Let the same mind be in you that was in Christ Jesus (Phil 6:14).
Two Sundays ago, when we celebrated the Feast of the Exaltation of the Holy Cross, you may remember that our second reading was essentially the same text we have just heard from St. Paul’s Epistle to the Philippians. We return to it for our consideration and prayer today so that we might further deepen our understanding of the mind and Heart of Christ; revealed as they are in this canticle that summarizes for us the Mystery of the Cross, the Mystery of Faith: “Christ Jesus … emptied himself. … He humbled himself and became obedient to the point of death—death on a cross” (Phil 2:6-11).
The hymn successfully evokes all the phases of our Lord’s existence, from His pre-existence as the eternal Word of God, to His Incarnation, Passion and, lastly, His glorification and exaltation as Lord. When we gaze upon the Crucified Lord we see before us the most concise and comprehensive statement about the Word made flesh. Jesus emptied himself. The term that is given to this self-emptying is kenosis, a Greek word that expresses the self-abasement of the eternal Word of God in the Redemptive Incarnation. In the kenosis, our Lord’s glory as the eternal Son of the Father is withheld, hidden. In the Holy Sacrifice of the Mass this kenosis is re-presented for us sacramentally, and both His divinity and humanity are both hidden; veiled in the sacramental signs of bread and wine. We who receive the Holy Eucharist are taken up in this oblation, this self-emptying; and this dynamic becomes the animating principle of our life in Christ. We too empty ourselves in imitation of our Saviour; and so we give ourselves in love in a variety of ways, mindful that self-giving, sacrificial love is the means to our fulfillment for we are created in the image and likeness of God whose Trinitarian life is self-surrender and love. In becoming Man and in dying for our salvation, Jesus our Lord reveals to us the true nature of God who wills to share His life with us. The Mass is the means by which this transformative union with God is most effectively brought about. Our self-offering in union with the offering of our Lord is the fullest expression of our participation in the Holy Sacrifice of the Mass.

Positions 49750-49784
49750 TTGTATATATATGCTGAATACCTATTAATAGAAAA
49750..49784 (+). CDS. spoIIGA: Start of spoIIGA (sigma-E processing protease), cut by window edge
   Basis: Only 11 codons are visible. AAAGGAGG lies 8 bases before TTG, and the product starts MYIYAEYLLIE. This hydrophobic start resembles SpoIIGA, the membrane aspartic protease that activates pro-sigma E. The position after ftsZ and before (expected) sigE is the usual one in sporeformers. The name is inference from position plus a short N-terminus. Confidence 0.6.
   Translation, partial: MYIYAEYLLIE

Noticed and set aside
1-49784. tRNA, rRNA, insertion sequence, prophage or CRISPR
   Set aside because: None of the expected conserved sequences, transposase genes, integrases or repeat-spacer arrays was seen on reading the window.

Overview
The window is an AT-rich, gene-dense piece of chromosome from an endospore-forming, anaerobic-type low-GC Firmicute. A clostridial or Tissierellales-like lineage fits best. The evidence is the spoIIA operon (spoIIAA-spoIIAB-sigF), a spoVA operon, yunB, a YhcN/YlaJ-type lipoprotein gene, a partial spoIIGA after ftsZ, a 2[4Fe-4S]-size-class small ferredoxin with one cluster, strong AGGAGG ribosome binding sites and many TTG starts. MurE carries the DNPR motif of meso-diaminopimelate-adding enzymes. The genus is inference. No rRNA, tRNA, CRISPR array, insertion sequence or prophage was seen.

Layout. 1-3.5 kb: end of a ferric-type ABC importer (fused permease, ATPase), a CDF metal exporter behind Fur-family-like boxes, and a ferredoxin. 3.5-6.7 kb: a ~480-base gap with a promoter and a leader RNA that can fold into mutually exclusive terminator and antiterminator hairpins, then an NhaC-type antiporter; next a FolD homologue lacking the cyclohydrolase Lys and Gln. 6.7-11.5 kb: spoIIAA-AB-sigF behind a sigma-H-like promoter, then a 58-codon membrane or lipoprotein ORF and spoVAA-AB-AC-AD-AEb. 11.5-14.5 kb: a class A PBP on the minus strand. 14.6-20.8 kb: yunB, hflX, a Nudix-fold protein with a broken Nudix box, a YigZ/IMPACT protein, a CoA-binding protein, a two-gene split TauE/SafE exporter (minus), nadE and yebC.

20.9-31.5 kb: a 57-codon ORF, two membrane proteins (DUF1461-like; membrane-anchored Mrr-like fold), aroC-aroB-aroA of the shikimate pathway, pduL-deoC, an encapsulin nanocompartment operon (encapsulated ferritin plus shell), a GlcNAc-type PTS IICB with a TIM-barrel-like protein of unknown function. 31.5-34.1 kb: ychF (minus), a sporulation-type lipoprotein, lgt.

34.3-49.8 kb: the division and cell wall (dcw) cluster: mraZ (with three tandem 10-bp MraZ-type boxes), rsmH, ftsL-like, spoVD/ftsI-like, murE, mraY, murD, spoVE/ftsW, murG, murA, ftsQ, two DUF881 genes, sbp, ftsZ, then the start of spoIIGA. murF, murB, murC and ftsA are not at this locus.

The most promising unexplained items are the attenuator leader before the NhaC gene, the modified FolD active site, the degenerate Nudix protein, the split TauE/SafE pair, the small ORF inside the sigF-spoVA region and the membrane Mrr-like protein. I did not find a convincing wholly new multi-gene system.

In the Proverbs of Solomon is written: “If you sit down to eat at the table of a ruler, observe carefully what is set before you; then stretch out your hand, knowing that you must provide the same kind of meal yourself” (Prov 23:1). St. Augustine asks: “What is this ruler’s table if not the one at which we receive the Body and Blood of Him who laid down His life for us? What does it mean to sit at this table if not to approach it with humility? What does it mean to observe carefully what is set before you if not to meditate devoutly on so great a gift? What does it mean to stretch out one’s hand, knowing that one must provide the same kind of meal oneself, if not what I have just said: as Christ laid down his life for us, so we in our turn ought to lay down our lives for our brothers?” (from a treatise on John by St. Augustine; The Liturgy of the Hours, Vol. II, p.449-450). A life centred on the Eucharistic Sacrifice of Christ our Lord is a participation in this Mystery of God’s self-giving and self-emptying love. When we approach this Mystery with humility and devotion, with longing and generosity, our lives become Eucharistic and we reflect the goodness of God. Devotion to the Blessed Sacrament is essential to Christian life. The Saints whom we venerate and imitate were men and women who made this Eucharistic love of God real and tangible through their participation in our Lord’s kenotic Mystery.